2014 Leadership in Practice program held at Westminster College

Leadership and person-to-person skills are essential traits for success throughout all parts of our personal and professional lives.  The younger children are exposed to this, the better leaders they will eventually become. The Missouri Chamber of Commerce and Industry’s Education Foundation strives each year to make this a reality for young adults throughout Missouri.

Recently, nearly 120 sophomores from around Missouri attended the 18th annual Leadership In Practice held this year on the campus of Westminster College located in Fulton, Mo.   The program, which is put on by the Missouri Chamber Education Foundation each summer, teaches high school students about personal characteristics of leadership, leadership styles, civic and community leadership, economic leadership and global leadership.

Leadership in Practice class of 2014

Leadership in Practice class of 2014

Leadership In Practice immerses these students in hands-on activities, simulations and games. They evaluate their leadership skills based on what they learn and then set goals on how to improve those skills.  Business, civic, education and military leaders from around the state deliver relevant information on leadership and how students can take active leadership roles in their schools and communities.  The motto of Leadership In Practice is to Engage, Inspire and Lead.

For more information about Leadership In Practice, and how you can get involved with next year’s program contact Brian Crouse, Missouri Chamber Education Foundation vice president, at bcrouse@mochamber.com or by phone at 573.634.3511.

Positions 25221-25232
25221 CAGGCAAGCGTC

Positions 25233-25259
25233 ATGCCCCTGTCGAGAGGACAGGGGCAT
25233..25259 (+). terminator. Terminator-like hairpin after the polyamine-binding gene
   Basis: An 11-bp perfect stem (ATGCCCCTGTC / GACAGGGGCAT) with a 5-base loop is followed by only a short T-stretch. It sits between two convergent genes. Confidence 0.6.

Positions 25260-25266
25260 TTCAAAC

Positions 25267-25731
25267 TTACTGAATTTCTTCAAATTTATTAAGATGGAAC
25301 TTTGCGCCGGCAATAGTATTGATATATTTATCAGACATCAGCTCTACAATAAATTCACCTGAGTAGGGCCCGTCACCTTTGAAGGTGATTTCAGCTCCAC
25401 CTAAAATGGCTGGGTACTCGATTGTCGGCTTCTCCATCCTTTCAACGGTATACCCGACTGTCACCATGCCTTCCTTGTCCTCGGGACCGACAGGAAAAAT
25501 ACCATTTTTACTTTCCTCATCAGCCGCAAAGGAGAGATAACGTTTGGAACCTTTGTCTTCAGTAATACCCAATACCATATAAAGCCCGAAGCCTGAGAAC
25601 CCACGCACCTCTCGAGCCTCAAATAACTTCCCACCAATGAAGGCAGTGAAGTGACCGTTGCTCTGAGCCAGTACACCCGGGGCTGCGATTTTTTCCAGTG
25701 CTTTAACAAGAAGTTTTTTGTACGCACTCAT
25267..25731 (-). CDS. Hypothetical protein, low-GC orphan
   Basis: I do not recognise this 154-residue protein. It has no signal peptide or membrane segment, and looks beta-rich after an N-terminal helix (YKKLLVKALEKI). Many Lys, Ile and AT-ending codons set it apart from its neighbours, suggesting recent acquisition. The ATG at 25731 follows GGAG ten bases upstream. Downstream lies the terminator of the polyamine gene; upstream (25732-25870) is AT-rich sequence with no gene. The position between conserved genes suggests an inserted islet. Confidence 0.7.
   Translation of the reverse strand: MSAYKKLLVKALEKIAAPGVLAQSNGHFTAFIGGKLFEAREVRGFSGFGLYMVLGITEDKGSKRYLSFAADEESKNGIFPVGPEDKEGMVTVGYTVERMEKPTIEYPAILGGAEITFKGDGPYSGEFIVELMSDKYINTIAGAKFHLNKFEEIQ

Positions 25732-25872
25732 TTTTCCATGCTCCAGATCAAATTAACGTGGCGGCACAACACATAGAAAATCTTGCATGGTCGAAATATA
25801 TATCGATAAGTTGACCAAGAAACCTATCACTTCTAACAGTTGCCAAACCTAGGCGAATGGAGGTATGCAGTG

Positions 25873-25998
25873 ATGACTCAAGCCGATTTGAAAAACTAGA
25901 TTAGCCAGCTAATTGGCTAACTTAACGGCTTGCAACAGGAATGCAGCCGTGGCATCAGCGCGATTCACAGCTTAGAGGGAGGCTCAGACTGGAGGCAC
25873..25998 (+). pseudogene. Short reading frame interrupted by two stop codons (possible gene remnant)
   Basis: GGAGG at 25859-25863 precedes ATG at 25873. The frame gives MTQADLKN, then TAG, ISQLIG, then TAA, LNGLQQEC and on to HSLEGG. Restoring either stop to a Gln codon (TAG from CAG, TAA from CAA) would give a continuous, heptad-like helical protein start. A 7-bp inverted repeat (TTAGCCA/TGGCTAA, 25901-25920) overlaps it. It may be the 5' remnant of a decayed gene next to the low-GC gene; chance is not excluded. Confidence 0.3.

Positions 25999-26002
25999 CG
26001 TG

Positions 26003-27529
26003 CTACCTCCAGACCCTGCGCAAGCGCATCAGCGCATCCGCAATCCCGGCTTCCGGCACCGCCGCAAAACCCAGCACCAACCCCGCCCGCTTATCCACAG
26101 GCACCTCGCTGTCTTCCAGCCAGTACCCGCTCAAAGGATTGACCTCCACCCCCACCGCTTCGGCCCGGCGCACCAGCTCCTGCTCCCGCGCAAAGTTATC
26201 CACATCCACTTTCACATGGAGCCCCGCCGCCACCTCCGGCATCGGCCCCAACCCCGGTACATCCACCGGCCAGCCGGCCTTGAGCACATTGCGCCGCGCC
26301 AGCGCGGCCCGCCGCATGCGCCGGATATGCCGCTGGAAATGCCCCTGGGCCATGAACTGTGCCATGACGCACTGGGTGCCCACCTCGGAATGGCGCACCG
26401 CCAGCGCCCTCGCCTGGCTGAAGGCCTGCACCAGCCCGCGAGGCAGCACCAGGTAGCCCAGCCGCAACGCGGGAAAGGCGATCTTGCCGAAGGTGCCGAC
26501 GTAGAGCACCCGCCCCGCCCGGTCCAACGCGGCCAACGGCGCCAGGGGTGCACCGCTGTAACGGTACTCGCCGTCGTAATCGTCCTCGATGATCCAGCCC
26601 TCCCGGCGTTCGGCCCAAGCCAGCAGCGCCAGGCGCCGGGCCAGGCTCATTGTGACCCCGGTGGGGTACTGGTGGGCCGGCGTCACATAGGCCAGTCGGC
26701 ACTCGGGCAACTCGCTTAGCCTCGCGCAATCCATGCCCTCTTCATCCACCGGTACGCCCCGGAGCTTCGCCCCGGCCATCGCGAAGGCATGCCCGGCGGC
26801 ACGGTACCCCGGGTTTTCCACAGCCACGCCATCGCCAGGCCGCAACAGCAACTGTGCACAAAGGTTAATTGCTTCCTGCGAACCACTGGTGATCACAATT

Virtual learning bill voted out of House committee

The House Education committee voted out House Bill 1780 on April 16, which is legislation to bolster the state’s programs for virtual learning. The bill is sponsored by Rep. Kathy Swan, R-Cape Girardeau.

Swan’s bill would allow Missouri high school students who want to begin postsecondary coursework to access virtual learning programs.

The effort comes as Missouri has fallen behind in the effort to bring digital learning opportunities to K-12 students, according to a Missouri Chamber Education Foundation study released earlier this year. A similar bill has been presented by Sen. Ed Emery.
The bill will now move to the House floor for further debate, and if passed, will move to the senate.

The Missouri Chamber of Commerce and Industry supports efforts to enhance virtual learning options in our state. For the future of our economy, it is critical that Missouri students receive a world-class education and emerge prepared to compete in a global economy.
For more information about education legislation, contact Jay Atkins, general counsel for the Missouri Chamber at jatkins@mochamber.com or Brian Crouse, vice president of education programs for the Missouri Chamber at bcrouse@mochamber.com , or by phone at 573-634-3511.

Virtual learning bills heard in House committee

A Missouri House committee is considering legislation to bolster the state’s programs for virtual learning.

The effort comes as Missouri has fallen behind in the effort to bring digital learning opportunities to K-12 students, according to a Missouri Chamber Education Foundation study released earlier this year.

The study found that unlike many other states, Missouri students do not have a publicly funded online school option.  Missouri law also does not allow open enrollment in virtual schools.  At a time when students in rural schools and students in failing students could greatly benefit from a virtual learning option, the study urged Missouri to look closely at policy revisions.

Toward this goal, the Missouri House Elementary and Secondary Education Committee held a hearing on two bills aimed at modifying Missouri’s virtual school statutes.

Rep. Kathy Swan, a Republican from Cape Girardeau, sponsored House bill 1780. Her bill would allow Missouri high school students who want to begin postsecondary coursework to access virtual learning programs.